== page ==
Not many centuries after Charlemagne died, there lived in Europe a famous brigand named Juan. From childhood he had been known as “the deceitful Juan,” “the unrivalled pilferer,” “the treacherous Juan.” When he was twenty, he was forced to flee from his native land, to which he never returned.
He visited Africa, where he became acquainted with a famous Ethiopian robber named Pedro. Not long after they had met, a dispute arose between them as to which was the more skilful pickpocket. They decided to have a test. They stood face to face, and the Ethiopian was first to try his skill.
“Hey!” exclaimed Juan to Pedro, “don’t take my handkerchief out of my pocket!”
It was now Juan’s turn. He unbuckled Pedro’s belt and slipped it into his own pocket. “What’s the matter with you, Juan?” said Pedro after a few minutes. “Why don’t you go ahead and steal something?”
“Ha, ha, ha!” said Juan. “Whose belt is this?”
Pedro generously admitted that he had been defeated.
Although these two thieves were united by strong ties of common interest, nevertheless their diverse characteristics and traits produced trouble at times. Pedro was dull, honorable, and frank; Juan was hawk-eyed and double-faced. Pedro had so large a body and so awkward and shambling a gait, that Juan could not help laughing at him and saying sarcastic things to him. Juan was good-looking and graceful.
While they were travelling about in northern Africa, they heard the heralds of the King of Tunis make the following proclamation: “A big bag of money will be given to the captor of the greatest robber in the country.” The two friends, particularly Juan, were struck by this announcement.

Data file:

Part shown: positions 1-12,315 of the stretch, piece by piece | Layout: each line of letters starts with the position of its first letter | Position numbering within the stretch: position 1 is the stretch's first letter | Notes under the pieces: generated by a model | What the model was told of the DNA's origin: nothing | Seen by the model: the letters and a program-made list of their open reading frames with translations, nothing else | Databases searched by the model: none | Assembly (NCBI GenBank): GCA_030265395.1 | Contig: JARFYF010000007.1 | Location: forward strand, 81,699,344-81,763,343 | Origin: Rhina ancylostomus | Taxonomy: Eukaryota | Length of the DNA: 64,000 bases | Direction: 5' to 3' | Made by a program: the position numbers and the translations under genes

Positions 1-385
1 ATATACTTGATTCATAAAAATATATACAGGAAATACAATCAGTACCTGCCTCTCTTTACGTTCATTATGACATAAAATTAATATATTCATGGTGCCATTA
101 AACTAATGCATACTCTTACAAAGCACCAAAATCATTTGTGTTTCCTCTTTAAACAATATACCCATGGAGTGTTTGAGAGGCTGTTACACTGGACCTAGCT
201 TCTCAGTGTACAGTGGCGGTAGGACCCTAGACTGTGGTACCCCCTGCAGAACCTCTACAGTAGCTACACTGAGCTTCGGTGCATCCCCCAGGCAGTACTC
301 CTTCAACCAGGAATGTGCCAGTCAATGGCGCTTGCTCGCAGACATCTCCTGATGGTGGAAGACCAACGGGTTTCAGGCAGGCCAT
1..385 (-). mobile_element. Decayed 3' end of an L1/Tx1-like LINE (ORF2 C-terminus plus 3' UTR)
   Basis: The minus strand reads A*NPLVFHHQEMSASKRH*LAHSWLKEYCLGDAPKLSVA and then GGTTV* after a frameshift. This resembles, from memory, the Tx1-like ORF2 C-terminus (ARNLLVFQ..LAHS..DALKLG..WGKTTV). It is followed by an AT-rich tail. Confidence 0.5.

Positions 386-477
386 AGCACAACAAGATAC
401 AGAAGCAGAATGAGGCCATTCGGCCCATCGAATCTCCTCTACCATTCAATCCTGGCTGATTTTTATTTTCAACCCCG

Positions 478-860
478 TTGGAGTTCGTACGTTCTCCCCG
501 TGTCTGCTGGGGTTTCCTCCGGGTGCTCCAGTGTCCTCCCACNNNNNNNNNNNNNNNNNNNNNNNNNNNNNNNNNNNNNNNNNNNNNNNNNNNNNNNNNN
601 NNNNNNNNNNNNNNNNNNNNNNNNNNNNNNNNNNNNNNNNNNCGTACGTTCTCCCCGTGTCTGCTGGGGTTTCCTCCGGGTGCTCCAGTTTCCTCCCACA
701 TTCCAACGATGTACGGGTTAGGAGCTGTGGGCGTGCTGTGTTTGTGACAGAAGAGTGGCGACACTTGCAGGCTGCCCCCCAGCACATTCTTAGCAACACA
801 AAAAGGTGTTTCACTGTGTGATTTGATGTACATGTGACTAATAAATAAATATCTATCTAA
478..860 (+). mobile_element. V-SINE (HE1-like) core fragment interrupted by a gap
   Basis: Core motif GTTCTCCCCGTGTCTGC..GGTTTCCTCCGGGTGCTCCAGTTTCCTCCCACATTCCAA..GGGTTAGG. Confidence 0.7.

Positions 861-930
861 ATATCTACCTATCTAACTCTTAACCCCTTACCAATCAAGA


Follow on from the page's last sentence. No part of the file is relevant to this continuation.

That night Juan secretly stole out of his room. Taking with him a long rope, he climbed up to the roof of the palace. After making a hole as large as a peso in the roof, he lowered himself into the building by means of the rope. He found the room filled with bags of gold and silver, pearls, carbuncles, diamonds, and other precious stones. He took the smallest bag he could find, and, after climbing out of the hole, went home quickly.
When Pedro heard Juan’s thrilling report of the untold riches, he decided to visit the palace the following night. Early in the morning Juan went again to the palace, taking with him a large tub. After lowering it into the room, he departed without delay. At nightfall he returned to the palace and filled the tub with boiling water. He had no sooner done this than Pedro arrived. Pedro was so eager to get the wealth, that he made no use of the rope, but jumped immediately into the room when he reached the small opening his treacherous friend had made in the roof. Alas! instead of falling on bags of money, Pedro fell into the fatal tub of water, and perished.
An hour later Juan went to look for his friend, whom he found dead. The next day he notified the king of the capture and death of the greatest of African robbers. “You have done well,” said the king to Juan. “This man was the chief of all the African highwaymen. Take your bag of money.”
After putting his gold in a safe place, Juan went out in search of further adventures. On one of his walks, he heard that a certain wealthy and devout abbot had been praying for two days and nights that the angel of the lord might come and take him to heaven. Juan provided himself with two strong wings. On the third night he made a hole as large as a peso through the dome of the church.
Calling the abbot, Juan said, “I have been sent by the Lord to take you to heaven. Come with me, and bring all your wealth.”
The abbot put all his money into the bag. “Now get into the bag,” said Juan, “and we will go.”
The old man promptly obeyed. “Where are we now?” said he, after an hour’s “flight.”
“We are within one thousand miles of the abode of the blessed,” was Juan’s reply.
Twenty minutes later, and they were in Juan’s cave. “Come out of the bag, and behold my rude abode?” said Juan to the old man. The abbot was astounded at the sight. When he heard Juan’s story, he advised him to abandon his evil ways. Juan listened to the counsels of his new friend. He became a good man, and he and the abbot lived together until their death.